But I think that, broadly, there are other kinds of moral decisions that people make where they are factoring in both moral norms and reasons, as well as the emotions at the same time. And I think the field is generally moving away from this sort of false dichotomy – between emotion on the one hand and reason on the other hand – and starting to think of moral decision-making more like the way we think of other kinds of decision-making, which is an integration of different sources of value.

Ard: Are there some illustrations that can help us understand this moral sentiments, moral reasoning? How that works?

MC: So, Josh Greene, who’s a psychologist at Harvard, likes to make the analogy of a camera. So, with a camera you have the automatic mode – point and shoot – sort of pre-fixed settings that work in a variety of situations, and then there’s manual mode, which you can switch into if you want to have really tight control over how you’re going to take the photo.

He likens the moral brain to this kind of a camera where there’s an automatic setting, where moral intuitions can guide our moral judgements and decisions. And then there’s also manual mode, where we can switch into this more deliberative, reasoning mode. And there’s a lot of evidence supporting this kind of a distinction. I like to think about it in terms of different decision-making systems in the brain: so we have a very old system that you could think about as an instinctual system where we approach rewards, we avoid punishments, we have these very innate drives towards good stuff and away from bad stuff, and this can infuse a lot of our moral judgements.
So, in the case where, for example, people are asked, ‘Is it appropriate to kill one person in order to save many others?’ our gut instinct might be, ‘Oh, no. I don’t want to do that because killing is wrong.’ And that’s a sort of automatic reaction that we have to that idea.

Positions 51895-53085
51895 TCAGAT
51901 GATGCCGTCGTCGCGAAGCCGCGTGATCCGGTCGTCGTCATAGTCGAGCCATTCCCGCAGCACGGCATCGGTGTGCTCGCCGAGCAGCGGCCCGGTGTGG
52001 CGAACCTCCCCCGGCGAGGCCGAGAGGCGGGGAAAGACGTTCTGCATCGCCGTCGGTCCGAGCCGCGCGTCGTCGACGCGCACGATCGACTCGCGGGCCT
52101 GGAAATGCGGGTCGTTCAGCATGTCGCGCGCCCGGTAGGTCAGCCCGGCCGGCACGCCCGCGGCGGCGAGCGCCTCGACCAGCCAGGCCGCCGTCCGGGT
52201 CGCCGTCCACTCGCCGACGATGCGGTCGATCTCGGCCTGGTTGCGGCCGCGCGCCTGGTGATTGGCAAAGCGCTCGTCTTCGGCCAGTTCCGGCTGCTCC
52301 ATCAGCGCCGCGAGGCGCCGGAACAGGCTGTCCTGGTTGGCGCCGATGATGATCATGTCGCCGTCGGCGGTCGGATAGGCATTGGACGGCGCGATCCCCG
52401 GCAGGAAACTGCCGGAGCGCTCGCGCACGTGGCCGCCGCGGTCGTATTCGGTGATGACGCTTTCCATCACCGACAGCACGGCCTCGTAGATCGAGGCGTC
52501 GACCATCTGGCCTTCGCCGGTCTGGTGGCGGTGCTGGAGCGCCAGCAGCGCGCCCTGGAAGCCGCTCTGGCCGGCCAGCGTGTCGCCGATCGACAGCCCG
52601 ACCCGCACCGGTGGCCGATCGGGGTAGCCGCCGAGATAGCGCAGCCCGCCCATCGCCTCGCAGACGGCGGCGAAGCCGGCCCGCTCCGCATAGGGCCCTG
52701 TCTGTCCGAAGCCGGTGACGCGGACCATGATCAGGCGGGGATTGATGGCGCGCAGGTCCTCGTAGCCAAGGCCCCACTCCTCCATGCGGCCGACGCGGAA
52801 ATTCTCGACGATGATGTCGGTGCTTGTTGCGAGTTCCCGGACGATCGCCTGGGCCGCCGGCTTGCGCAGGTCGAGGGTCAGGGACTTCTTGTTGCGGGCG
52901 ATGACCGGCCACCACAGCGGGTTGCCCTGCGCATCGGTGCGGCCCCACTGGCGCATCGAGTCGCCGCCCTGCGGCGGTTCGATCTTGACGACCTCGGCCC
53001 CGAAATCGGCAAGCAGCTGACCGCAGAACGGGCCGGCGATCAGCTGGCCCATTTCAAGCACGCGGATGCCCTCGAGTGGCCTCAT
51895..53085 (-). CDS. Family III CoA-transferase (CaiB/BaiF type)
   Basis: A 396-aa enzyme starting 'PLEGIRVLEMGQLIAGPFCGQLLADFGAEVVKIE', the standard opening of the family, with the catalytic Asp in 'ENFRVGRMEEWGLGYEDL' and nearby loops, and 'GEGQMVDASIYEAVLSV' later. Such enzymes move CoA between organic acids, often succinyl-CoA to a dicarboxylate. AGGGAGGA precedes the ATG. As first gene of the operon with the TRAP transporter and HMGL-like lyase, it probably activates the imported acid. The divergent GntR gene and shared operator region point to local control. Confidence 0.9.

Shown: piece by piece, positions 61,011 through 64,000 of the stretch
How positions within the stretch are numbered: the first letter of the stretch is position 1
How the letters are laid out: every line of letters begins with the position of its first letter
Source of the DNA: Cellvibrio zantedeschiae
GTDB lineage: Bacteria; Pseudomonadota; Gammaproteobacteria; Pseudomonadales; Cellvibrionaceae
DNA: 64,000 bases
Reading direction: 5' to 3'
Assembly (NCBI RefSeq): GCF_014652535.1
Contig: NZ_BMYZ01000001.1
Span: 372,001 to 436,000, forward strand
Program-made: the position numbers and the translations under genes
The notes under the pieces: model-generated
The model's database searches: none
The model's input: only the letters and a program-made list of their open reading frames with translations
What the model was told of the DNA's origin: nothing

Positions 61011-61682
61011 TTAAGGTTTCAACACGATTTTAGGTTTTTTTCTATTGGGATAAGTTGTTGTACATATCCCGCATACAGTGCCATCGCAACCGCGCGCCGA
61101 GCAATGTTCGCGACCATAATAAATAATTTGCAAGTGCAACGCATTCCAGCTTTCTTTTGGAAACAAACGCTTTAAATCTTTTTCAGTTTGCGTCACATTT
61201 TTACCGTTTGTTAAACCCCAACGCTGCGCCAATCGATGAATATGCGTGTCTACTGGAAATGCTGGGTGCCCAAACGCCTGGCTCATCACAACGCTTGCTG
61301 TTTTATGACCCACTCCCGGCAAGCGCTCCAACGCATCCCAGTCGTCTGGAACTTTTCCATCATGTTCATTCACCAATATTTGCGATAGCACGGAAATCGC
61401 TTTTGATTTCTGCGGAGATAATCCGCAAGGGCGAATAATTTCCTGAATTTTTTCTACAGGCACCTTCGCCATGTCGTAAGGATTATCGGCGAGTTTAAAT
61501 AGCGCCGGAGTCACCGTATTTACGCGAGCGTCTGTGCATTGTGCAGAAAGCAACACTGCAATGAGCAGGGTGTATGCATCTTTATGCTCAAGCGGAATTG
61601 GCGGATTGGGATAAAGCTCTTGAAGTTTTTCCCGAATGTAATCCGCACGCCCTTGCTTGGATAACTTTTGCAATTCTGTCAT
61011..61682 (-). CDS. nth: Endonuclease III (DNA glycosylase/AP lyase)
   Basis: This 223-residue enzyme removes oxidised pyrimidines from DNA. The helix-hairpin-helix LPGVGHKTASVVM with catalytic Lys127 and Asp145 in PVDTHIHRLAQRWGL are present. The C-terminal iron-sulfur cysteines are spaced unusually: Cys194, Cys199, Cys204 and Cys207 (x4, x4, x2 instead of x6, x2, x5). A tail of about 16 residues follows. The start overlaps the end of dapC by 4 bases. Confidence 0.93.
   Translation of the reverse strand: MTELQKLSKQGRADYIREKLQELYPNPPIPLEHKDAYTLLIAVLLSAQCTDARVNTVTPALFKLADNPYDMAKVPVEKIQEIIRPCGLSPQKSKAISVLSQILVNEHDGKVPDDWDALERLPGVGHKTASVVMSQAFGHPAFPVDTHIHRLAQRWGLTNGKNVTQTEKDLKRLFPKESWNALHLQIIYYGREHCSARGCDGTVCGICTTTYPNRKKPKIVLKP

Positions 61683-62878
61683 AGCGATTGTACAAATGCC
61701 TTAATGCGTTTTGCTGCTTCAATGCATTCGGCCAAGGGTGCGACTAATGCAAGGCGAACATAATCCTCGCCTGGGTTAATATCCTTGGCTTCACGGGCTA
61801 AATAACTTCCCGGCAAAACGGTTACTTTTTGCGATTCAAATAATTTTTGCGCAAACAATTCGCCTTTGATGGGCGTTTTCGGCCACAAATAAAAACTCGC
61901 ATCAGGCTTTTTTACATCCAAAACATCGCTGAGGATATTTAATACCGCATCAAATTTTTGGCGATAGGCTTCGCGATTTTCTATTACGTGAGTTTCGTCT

So, there’s another brain system – which I call the ‘goal-directed system’, or some people call it the ‘model-based system’ – that is designed to prospect into the future, to represent the state of the world and the link between the actions that we take and the consequences that ensue. And it’s been shown, for example, that when people are under stress, they rely less on this goal-directed system. And equally, it’s been shown that when people are under stress, they’re more likely to make these more emotional moral judgements.

So, it seems like people shift between different modes of thinking. And just like different modes of thinking influence the way people take risks, or decide between a small reward now and a large reward later, they might make different moral judgements and decisions depending on the state that they’re in.

Ard: I have a ten-month-old daughter and she has jet lag, so I have not slept very much the last few nights.

MC: Oh dear.

Ard: So that, probably, will make me behave in emotional ways. Is that what you’re saying? I’m more likely to behave in just an instinctual way than think about it properly?

MC: Yeah.
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Ard: That probably explains a few things.


5:59 – Morality and the brain

Ard: And so, I’m just thinking about myself in my now, currently sleep-deprived state. So, my judgement is probably a little impaired, and maybe my sentiments are impaired, but also my ability to make decisions is a little impaired, so I’m more likely to make not good decisions because I just don’t take the time to think about them.

MC: I think most people probably think that their moral sentiments, their moral values, are set in stone: that they’re very difficult to change. They feel central to who we are. But in our work we’ve shown that we can actually shift around people’s moral decisions and their moral judgements by giving them a pill, like an antidepressant drug, or a drug that boosts dopamine in the brain, and this, I think, is evidence that our values really do shift around to the extent that our brain chemistry is shifting around.

We’ve shown, for example, that a single dose of an antidepressant drug nearly doubles the amount of money people are willing to pay to avoid shocking someone else. And it makes people less willing to say it’s morally acceptable to harm one person in order to save many others.

So I think it’s really interesting to think about how brain chemistry can influence our moral values. It’s certainly evidence that they’re not set in stone, which I think is really encouraging, because it suggests that these intractable conflicts that involve a disagreement in moral values could potentially be resolved.